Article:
Elonex Computers may be about to go into receivership. Administrators were called in to the company’s north London headquarters late on Monday, sparking industry rumours that the computer reseller may be about to bite the dust.
Another PC company teeters on the edge
Rumours abound that the PC vendor went into voluntary administration yesterday afternoon after failing to convince creditors or the courts that it would be able to honour its creditors. Elonex’s debts are rumoured to run to nearly £20m worldwide, most of which is owed in the US.
According to reports on technology website The Register, Elonex’s demise has been predicted for several weeks.
Despite UK creditors being owed a rumoured £1.5m, we spoke to someone at Elonex who claims tales of its demise are not as done and dusted as it may appear.
PC Advisor was able to track down a staff member at the beleaguered technology company late this afternoon and, although not an official Elonex spokesman, he was able to refute tales of the company’s demise and its handover late yesterday to administrators Deloitte and Touche.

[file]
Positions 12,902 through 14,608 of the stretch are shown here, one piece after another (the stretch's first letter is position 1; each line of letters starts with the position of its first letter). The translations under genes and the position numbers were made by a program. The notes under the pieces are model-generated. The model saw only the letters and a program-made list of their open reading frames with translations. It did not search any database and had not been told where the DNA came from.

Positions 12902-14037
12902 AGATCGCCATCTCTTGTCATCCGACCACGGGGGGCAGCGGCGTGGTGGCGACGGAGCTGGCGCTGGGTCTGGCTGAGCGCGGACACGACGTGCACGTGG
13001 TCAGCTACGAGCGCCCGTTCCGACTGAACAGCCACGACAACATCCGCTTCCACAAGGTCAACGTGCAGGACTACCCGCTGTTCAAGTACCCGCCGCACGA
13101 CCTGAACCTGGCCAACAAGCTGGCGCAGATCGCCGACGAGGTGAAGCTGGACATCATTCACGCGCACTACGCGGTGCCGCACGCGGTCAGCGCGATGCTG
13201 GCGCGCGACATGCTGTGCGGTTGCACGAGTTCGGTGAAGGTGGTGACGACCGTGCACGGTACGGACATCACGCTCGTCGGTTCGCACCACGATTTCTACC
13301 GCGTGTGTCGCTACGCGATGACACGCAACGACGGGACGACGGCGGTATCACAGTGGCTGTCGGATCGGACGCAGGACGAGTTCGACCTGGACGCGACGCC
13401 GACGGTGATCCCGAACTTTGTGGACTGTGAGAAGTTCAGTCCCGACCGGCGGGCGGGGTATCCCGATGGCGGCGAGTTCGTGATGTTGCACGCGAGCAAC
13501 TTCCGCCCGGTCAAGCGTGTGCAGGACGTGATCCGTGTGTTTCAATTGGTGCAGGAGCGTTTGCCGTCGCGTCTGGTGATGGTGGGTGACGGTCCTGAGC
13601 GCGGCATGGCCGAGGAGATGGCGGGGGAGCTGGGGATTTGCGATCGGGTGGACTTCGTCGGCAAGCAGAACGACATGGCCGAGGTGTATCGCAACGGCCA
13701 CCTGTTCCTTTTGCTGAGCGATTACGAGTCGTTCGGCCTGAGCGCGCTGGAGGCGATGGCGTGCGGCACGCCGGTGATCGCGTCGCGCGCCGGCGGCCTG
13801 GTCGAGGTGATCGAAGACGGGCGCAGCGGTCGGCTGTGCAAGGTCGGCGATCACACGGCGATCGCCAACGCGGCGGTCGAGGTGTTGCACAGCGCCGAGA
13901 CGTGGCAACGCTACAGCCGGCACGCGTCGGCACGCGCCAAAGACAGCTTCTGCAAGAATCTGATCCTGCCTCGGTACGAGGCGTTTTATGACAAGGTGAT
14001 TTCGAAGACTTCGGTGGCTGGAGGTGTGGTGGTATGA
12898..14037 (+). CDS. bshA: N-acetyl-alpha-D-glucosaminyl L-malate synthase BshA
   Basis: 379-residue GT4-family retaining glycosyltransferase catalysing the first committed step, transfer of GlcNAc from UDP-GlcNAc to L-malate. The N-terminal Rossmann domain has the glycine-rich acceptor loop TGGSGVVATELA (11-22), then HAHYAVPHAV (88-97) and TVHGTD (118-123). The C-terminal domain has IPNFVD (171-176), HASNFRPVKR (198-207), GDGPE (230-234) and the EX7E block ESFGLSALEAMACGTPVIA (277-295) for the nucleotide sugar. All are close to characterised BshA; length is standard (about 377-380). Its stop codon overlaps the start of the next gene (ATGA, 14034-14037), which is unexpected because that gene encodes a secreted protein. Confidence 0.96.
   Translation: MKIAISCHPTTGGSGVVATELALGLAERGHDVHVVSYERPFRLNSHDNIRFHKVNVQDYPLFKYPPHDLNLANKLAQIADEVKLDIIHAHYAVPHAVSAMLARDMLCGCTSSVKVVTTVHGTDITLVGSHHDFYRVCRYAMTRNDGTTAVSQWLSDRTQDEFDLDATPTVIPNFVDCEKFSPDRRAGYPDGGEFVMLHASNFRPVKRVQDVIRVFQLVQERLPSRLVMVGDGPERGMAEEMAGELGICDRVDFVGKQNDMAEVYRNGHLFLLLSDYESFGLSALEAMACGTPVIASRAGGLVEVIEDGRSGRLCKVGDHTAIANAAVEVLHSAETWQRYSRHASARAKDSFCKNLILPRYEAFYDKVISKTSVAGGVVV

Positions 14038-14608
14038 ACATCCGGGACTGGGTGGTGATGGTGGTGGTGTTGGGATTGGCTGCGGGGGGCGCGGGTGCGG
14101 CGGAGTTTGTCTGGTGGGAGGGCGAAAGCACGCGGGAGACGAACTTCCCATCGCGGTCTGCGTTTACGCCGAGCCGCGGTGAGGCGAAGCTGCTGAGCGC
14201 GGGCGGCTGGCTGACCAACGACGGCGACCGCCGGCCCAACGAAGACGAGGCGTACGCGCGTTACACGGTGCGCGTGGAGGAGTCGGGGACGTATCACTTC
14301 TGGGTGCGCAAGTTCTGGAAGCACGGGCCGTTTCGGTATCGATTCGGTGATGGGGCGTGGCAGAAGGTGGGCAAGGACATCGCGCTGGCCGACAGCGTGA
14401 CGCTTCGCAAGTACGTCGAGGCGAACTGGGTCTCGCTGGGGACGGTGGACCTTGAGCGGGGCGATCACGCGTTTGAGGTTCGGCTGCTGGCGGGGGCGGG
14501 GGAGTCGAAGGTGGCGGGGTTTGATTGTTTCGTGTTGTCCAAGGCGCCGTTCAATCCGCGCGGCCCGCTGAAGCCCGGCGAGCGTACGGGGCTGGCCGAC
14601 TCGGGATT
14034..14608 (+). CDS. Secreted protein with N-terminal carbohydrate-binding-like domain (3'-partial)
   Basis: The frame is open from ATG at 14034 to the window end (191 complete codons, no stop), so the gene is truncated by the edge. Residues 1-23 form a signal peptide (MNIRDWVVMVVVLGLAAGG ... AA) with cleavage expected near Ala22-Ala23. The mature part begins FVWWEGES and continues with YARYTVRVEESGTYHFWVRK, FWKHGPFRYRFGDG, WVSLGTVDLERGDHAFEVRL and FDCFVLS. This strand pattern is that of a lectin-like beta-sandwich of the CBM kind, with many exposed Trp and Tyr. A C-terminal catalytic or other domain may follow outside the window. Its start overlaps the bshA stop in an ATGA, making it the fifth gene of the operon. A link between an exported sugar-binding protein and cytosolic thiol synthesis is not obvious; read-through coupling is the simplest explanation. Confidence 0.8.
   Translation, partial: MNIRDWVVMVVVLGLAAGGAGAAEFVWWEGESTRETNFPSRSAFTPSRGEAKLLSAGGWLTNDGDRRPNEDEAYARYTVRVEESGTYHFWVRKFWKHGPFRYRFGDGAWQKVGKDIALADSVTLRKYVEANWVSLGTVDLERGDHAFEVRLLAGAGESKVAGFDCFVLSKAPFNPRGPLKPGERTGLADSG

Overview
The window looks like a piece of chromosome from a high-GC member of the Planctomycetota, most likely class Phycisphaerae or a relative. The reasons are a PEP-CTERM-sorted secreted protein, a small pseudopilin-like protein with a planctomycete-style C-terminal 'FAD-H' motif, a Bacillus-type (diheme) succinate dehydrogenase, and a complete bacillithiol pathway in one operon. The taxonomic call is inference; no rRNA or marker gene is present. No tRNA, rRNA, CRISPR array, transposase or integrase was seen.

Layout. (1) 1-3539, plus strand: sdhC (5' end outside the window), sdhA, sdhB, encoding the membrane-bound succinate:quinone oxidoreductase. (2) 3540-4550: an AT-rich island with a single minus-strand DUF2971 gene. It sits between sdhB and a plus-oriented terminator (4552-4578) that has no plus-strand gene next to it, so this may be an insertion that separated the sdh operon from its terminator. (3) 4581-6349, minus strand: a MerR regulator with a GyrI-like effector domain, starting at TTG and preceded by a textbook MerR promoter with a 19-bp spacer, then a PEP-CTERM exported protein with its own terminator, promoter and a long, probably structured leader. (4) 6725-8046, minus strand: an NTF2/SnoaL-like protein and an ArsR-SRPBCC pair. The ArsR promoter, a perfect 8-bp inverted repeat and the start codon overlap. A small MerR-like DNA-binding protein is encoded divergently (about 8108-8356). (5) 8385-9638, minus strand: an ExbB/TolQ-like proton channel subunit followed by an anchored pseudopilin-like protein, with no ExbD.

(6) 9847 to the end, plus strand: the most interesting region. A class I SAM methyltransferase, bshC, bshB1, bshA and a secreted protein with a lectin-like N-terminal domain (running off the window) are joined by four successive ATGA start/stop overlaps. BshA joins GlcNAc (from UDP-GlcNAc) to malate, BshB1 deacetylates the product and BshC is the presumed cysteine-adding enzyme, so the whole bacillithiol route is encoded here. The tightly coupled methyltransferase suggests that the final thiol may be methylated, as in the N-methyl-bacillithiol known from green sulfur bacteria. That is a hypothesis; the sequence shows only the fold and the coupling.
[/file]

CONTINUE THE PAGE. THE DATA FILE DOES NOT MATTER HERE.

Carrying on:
When asked whether Elonex had gone into receivership and had been handed over to the administrators, the staff-member told PC Advisor that “that’s not strictly true but I don’t believe I’m allowed to make a comment about it”.
Elonex has been selling PCs and consumer technology goodies for 20 years and has a number of local authority contracts as well as being a recognised maker of consumer PCs and laptops. Of late, it has focused its consumer sales on so-called ‘digital lifestyle’ products such as LCD screens, Media Centers and all-in-one PCs with flatscreens attached.
PC Advisor is awaiting official comment from an Elonex spokesperson clarifying the company’s exact status and whether or not existing orders will be fulfilled and customers’ support contracts honoured. These scenarios are not uncommon if another company is keen to step into the breach and buy a failing company’s assets.
We will update readers on Elonex’s status as soon as we get word.
Anyone looking to spend over £100 on IT or consumer electronics is advised to use a credit card to do so since the credit card company is jointly liable if a company is unable to fulfil an order or there are issues with a product when it’s delivered.